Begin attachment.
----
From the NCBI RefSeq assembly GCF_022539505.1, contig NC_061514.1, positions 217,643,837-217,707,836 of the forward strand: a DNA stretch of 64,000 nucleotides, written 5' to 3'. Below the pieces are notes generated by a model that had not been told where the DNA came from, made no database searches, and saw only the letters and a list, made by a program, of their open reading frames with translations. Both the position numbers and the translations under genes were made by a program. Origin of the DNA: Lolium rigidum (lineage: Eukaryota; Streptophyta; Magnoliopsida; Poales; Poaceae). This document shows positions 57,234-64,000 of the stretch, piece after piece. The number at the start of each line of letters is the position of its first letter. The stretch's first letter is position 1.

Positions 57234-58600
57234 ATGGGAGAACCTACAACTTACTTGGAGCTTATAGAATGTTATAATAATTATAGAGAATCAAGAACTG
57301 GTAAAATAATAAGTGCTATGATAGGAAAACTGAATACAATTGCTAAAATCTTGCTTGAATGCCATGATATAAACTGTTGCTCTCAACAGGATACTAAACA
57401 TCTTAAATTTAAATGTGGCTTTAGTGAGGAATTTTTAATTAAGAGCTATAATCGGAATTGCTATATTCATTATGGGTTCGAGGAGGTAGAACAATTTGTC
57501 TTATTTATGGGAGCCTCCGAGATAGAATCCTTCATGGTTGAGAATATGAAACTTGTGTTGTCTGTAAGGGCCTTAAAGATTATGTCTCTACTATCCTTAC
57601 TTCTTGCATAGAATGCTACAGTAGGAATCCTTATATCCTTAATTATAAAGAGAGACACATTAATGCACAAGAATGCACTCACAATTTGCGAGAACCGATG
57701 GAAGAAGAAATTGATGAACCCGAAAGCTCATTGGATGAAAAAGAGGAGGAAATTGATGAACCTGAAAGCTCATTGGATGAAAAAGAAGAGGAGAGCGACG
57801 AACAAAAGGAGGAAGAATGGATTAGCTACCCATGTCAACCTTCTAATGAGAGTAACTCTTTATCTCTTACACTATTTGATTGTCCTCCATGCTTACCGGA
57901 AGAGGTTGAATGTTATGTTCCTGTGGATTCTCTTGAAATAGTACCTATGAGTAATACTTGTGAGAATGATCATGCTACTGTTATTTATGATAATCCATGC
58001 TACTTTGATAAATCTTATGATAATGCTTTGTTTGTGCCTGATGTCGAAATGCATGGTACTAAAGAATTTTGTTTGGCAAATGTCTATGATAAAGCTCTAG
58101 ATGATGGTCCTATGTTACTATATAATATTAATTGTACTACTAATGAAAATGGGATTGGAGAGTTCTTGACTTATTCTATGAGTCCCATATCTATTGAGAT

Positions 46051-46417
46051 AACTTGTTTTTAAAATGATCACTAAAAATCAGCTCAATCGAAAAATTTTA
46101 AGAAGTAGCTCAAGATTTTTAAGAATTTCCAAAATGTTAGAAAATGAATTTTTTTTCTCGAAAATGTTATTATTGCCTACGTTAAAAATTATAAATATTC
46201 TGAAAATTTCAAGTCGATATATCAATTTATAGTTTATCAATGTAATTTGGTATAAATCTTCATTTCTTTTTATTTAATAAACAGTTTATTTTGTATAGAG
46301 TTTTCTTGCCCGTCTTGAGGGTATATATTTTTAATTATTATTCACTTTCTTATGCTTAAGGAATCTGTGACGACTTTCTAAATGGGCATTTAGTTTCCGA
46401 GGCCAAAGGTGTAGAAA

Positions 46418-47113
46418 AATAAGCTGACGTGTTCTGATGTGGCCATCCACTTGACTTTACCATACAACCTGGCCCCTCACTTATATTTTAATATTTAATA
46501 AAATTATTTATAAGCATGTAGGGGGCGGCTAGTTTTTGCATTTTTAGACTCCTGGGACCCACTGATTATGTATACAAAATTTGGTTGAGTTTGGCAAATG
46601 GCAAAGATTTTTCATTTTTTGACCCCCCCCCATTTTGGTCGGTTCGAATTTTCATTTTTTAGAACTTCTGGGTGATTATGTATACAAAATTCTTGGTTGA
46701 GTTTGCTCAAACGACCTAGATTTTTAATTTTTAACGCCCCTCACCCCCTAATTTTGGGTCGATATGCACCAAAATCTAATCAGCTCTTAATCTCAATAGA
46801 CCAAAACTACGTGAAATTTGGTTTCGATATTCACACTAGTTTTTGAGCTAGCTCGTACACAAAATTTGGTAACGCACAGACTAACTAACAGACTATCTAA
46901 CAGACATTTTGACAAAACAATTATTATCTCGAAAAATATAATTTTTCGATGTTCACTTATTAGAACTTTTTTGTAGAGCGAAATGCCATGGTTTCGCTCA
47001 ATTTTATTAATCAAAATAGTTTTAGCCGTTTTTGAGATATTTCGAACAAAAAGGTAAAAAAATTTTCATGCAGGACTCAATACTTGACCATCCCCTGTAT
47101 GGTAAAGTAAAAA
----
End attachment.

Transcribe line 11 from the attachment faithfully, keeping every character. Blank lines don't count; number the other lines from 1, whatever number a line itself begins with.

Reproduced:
58001 TACTTTGATAAATCTTATGATAATGCTTTGTTTGTGCCTGATGTCGAAATGCATGGTACTAAAGAATTTTGTTTGGCAAATGTCTATGATAAAGCTCTAG